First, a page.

How Radon Enters Our Homes by the Center for Disease Control and Prevention
Where Can I Get a Test Kit?
The National Radon Program Services at Kansas State University offers discounted test kits available to purchase online. Click here to order a test kit.
About Radon Test Kits
The North Carolina Radon Program recommends having your home tested by a certified professional. If you choose, however, to test your home utilizing a DIY test kit, following are the companies that manufacture and sell radon test kits. They each conduct their own analysis of their test kits.
Step 1. Test your home using a short-term test. If your result is 4 pCi/L or higher, take a follow-up test (Step 2) to be sure.
Step 2. Follow up with either a long-term test or a second short-term test:
For a better understanding of your year-round average radon level, take a long-term test. If you need results quickly, take a second short-term test.
Note: The higher your initial short-term test result, the more certain you can be that you should take another short-term test rather than a long-term follow up test. If your first short-term test result is more than twice EPA’s 4 pCi/L action level, you should take a second short-term test immediately.
Step 3. If you followed up with a long-term test: Fix your home if your long-term test result is 4.0 pCi/L or more.
If you followed up with a second short-term test: The higher your short-term results, the more certain you can be that you should fix your home. Fix your home if the average of your first and second test is 4 pCi/L or higher. Many homes can be mitigated to 2 pCi/L or lower, consider fixing your home if the levels are 2-4 pCi/L.
Who Should I Hire to Test for Radon?
Testing for radon is to understand what average level of radon are people being exposed. The test should be conducted for no less than 48 hours and tested on the lowest occupied level of the building.
The NC Radon Program highly recommends hiring a trained radon measurement professional. The NC Radon Program cannot endorse any particular certification company or individual, so we recommend researching the individuals’ qualifications and asking for references. Below are links to the three organizations that provide radon testing certifications.
When Hiring a Certified Measurement Provider
Does the measurement provider utilize a continuous radon monitor or a test kit. Both are viable tools for measuring radon. A CRM, however, can provide hourly information (such as temperature, humidity levels, etc.) that a certified radon professional can utilize to help the homeowner understand the radon level.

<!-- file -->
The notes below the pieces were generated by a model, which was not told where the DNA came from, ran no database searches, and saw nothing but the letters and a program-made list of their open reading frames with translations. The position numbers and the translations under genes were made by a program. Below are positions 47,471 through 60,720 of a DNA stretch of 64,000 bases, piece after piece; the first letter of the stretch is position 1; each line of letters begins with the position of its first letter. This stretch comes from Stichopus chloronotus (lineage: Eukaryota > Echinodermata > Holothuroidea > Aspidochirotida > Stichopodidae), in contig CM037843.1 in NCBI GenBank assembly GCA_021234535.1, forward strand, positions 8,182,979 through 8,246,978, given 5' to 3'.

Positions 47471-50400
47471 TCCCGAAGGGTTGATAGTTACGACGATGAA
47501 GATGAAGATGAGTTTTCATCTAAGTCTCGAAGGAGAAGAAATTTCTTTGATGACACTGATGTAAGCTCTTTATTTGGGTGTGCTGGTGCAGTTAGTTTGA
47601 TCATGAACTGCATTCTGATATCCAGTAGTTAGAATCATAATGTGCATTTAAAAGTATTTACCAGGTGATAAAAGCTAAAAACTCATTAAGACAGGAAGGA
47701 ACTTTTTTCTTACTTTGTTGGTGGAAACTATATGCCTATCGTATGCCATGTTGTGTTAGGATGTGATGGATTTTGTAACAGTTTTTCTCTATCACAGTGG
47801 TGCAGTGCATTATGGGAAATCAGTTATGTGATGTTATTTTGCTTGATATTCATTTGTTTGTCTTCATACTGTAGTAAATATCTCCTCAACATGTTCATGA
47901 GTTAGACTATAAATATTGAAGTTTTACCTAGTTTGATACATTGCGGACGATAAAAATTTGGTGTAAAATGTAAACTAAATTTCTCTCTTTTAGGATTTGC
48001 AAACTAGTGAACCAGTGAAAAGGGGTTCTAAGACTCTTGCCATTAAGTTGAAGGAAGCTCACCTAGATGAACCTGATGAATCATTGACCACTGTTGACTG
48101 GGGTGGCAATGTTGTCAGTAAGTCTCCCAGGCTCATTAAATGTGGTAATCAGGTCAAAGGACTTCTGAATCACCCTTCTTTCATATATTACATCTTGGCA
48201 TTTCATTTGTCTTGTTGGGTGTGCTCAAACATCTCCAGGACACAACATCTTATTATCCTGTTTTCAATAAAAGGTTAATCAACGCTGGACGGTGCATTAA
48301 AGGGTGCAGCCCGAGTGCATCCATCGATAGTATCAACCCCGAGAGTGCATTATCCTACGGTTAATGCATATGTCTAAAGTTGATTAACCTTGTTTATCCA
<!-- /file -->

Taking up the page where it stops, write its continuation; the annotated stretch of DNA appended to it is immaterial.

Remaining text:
If a CRM is being utilized, is the CRM being properly maintained and calibrated. A label on the CRM would indicate any expirations.
Will the certified professional provide you with an hour by hour measurement with an analysis of the test result or will they provide you with an average test number without analysis? It is least likely that you will receive an analysis with a single number average.
Test results without analysis have presented, in the past, disagreements between the buyer and seller as to whether environment influenced the test result. A written analysis may be of help to both parties in the real estate transaction.
A copy of the protocols for testing for radon can be found at https://standards.aarst.org
Testing for Radon in Private Well Water
Radon can be transported into a home through the plumbing of homes receiving water from a well. The concern with high levels of radon in water is that it can elevate the levels of radon in the home’s air. When testing water for radon, it is important to know that the data result, the number value, is viewed differently.
The NC Radon Program recommends that you first test your air for elevated radon levels. Should your radon test for the air indicated an elevated radon level, testing for radon in your well-water maybe helpful to determine if the home’s plumbing is the pathway in which the radon is entering your home.
The NC Radiation Protection Section advises homeowners with private wells to follow the recommendations set forth by the North Carolina Radon in Water Advisory Committee. These recommendations are as follows:
- Private wells with radon concentrations at or above 10,000 pCi/L: Treatment of water should be considered in conjunction with a radon in air mitigation system.
- Private wells with radon concentrations between 4,000 and 10,000 pCi/L: Treatment of water should be considered optional.
This recommendation is made recognizing that the radon-concentration in water is to help determine whether water is a significant contributor to existing indoor air radon levels. Inhalation of radon in air poses a greater health risk than ingestion of radon through water. The recommendation seeks to address the combined sources of radon from soil gas and radon released from water. The goal is to limit the combined radon exposure in the home to no more than the Environmental Protection Agency (EPA) recommended level of 4 pCi/L. As a general rule, 10,000 pCi/L radon in water will contribute 1 pCi/L radon to the air in the home.
The risk of radon in drinking water has been estimated by the EPA to cause 168 cancer deaths per year in the United States. The majority of these deaths (about 89%) are caused by breathing in radon that has gassed out of the water while washing dishes or showering, which leads to lung cancer. Overall, lung cancer deaths from airborne radon are estimated to be about 20,000 per year in the U.S. For this reason, it is always recommended that homeowners test for airborne radon in their home, as this presents the greater risk.
A copy of the protocols for testing for radon in private well water can be found at https://standards.aarst.org